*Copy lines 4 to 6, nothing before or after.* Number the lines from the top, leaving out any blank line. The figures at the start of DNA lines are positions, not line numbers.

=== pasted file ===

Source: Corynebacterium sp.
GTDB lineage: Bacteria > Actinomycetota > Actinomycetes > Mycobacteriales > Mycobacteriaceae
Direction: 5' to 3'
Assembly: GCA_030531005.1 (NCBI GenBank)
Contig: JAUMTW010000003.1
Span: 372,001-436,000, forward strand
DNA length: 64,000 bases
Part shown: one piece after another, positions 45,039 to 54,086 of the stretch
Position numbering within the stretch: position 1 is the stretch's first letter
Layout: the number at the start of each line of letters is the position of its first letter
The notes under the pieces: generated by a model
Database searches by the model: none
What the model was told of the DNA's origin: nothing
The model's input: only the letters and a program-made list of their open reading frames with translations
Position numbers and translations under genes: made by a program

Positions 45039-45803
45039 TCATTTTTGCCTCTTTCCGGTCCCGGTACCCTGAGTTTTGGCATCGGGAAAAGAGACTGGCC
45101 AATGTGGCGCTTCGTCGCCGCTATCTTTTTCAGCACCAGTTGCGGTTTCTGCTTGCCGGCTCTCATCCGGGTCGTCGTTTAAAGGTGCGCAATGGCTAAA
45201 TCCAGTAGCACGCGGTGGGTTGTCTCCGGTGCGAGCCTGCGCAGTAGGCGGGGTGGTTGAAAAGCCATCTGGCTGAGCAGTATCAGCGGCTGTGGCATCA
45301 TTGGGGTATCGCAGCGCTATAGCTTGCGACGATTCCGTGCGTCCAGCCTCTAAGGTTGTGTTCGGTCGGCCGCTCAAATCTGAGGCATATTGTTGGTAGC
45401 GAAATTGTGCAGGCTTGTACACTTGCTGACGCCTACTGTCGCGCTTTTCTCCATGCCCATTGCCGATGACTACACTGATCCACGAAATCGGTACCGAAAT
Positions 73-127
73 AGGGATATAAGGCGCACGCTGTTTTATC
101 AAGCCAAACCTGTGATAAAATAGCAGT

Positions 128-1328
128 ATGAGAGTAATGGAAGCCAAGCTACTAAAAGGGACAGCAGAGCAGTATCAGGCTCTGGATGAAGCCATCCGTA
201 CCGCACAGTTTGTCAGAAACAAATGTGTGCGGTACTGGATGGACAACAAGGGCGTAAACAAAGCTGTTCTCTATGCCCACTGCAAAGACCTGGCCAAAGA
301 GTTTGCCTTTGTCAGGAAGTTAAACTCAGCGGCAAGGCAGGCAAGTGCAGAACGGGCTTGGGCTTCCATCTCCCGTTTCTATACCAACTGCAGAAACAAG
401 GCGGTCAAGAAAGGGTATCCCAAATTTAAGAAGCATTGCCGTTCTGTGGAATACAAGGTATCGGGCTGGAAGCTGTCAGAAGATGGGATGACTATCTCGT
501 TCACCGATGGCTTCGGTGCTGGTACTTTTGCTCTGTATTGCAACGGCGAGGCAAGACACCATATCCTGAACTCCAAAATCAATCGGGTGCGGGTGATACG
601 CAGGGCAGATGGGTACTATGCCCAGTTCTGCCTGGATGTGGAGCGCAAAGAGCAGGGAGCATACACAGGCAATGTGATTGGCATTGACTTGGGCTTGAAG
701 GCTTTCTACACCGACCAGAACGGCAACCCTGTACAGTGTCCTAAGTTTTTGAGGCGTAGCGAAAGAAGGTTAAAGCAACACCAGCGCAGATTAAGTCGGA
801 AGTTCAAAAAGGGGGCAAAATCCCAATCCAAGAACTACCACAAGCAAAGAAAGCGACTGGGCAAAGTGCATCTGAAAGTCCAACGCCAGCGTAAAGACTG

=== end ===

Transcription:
Assembly: GCA_030531005.1 (NCBI GenBank)
Contig: JAUMTW010000003.1
Span: 372,001-436,000, forward strand